Another success for Daiyztripper with Humaloid
DaizyStripper are ever-changing. There is a great wide world of musical techniques out there and they seem determined to try it all! Well, so far they’re doing a damned good job of sampling everything in their reach.
In addition to the romantic, hit-material track with its pretty music video and full-force promotion, “Kanojo ha Emerald,” the mini album is full of new ideas yet it can’t quite be called “experimental” as for DaizyStripper, this is simply the modus operandi.With six tracks in all, Humaloid is rather like a Whitman’s Sampler, a chocolate box where each piece is made of fine quality chocolate; all tasty, all original.
Coming second on the track list, “Kanojo ha Emerald” would be the Messenger Boy, delicious in its simplicity yet intricate in design. The track has an exciting undercurrent of drums and guitar but the swiftly flowing vocal melody is catchy and guaranteed for easy remembrance. What exactly it means for “her to be emerald” may be a mystery, but the phrase is as catchy as the tune and carries a spark of passionate infatuation for that heart-warming, summer-fling feeling.
Humaloid is well named as the various tracks cover a variety of emotions from the thrilling romance of “Kanojo ha Emerald” to the bitter, emo turns of “1999.” The highlight of this dark opening track–and a pleasant surprise with this release–comes in the verses. Following the intriguing opening full of anticipation-stirring musical beeps, Yugiri comes in singing of his crimes and wondering why he still lives… entirely in English. What’s more, his pronunciation is impressively understandable. The chorus takes a more cheerful turn from the deeply “emo” verses, Yugiri’s tone instantly brightening along with the switch to Japanese.
If “Kanojo ha Emerald” is a sparkling whirlwind of infatuation, then “Paradise Lost” is more like heart-felt young love held dear even after the inevitable fall-out. With its sweet “I love you baby, I love you baby, forever baby, remember baby,” that then takes the melody a step higher and higher again, the tune makes a strong impact. Despite twinkling opening piano, the chorus contrasts with a sense of strictness in other parts of the piece. In particular, the verse and instrumental guitar bring a tough edge to the story.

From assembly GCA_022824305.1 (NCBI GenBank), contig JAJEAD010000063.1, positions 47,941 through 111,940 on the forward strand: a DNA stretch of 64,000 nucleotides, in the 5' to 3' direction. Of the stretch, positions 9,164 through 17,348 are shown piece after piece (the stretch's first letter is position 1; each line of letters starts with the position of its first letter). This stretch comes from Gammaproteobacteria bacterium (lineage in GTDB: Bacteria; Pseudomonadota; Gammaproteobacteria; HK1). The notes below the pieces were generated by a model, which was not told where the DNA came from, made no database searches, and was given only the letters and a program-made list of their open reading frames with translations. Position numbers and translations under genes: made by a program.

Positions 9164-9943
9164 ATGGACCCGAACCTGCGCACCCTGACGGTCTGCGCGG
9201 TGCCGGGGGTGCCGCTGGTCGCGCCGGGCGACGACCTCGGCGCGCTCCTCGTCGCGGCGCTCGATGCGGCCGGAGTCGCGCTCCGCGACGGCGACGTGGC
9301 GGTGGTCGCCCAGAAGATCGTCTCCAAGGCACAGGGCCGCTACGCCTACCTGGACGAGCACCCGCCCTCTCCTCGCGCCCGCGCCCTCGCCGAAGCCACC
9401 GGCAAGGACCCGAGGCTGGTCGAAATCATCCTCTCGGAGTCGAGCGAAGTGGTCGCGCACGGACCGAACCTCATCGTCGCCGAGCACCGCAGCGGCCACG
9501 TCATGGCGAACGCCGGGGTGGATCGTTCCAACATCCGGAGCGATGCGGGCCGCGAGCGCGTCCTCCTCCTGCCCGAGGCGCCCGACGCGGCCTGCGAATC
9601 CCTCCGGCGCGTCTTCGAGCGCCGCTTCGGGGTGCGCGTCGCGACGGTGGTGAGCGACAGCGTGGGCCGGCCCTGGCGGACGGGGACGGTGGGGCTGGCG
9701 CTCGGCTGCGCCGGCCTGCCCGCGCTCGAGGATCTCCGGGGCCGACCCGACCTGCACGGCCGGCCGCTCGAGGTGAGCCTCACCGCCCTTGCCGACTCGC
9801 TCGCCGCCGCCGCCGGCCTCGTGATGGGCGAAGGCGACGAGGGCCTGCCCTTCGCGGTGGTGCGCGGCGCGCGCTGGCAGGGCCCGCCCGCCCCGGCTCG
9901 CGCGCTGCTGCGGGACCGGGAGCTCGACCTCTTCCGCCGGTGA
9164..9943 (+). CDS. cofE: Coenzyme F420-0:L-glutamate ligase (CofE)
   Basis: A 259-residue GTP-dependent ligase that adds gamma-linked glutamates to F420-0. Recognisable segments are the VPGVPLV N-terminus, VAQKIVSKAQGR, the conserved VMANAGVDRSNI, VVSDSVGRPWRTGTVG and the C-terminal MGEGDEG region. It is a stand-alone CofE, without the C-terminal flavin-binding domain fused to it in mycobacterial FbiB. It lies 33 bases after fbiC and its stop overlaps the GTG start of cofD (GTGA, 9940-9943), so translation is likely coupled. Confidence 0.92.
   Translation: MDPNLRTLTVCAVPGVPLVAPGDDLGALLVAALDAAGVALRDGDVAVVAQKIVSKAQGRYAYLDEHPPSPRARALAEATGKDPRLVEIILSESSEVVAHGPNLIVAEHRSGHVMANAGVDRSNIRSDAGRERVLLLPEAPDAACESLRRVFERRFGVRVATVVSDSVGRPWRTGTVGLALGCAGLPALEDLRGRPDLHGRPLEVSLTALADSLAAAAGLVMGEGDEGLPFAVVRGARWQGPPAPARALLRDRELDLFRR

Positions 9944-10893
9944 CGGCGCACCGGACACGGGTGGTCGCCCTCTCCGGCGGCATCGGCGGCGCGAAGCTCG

“Tokyo Horizon–NIGHT and DAY–” brings back the more generic sound DaizyStripper are so good at but next to “Kanojo ha Emerald” it’s almost a non-entity and holds the least listening value on the mini album. However, a run of piano under the vocals spruces it up a little before the end. “CLUB “KILLING”,” though, redeems vigorously with rattling drums and testosterone-charged voices shouting between Yugiri’s piercing vocals as DaizyStripper welcome you to their club. Yet this club sounds more like a “fight club” than a place for dancing; a raucous, fun number.
The final track, “Reincarnation,” is slightly confusing as for a moment, it seems that DaizyStripper have been taken over by girugamesh but the energetic chorus of rappers brings spirit to the hyper number, followed up by Yugiri’s own cool rap style. Guitars take on effects like lazer guns, the musicians playing with different techniques to keep listener’s on their toes.
Such variety and quality in only six songs really brings home the leaps and bounds DaizyStripper have made in their five year run. 2012 so far has been half a year of sold-out shows and abounding success and Humaloid is another victory to the collection, heading up the second half of the year.
- Kanojo ha Emerald
- Paradise Lost
- Tokyo Horizon-NIGHT and DAY-
- Club “Killing”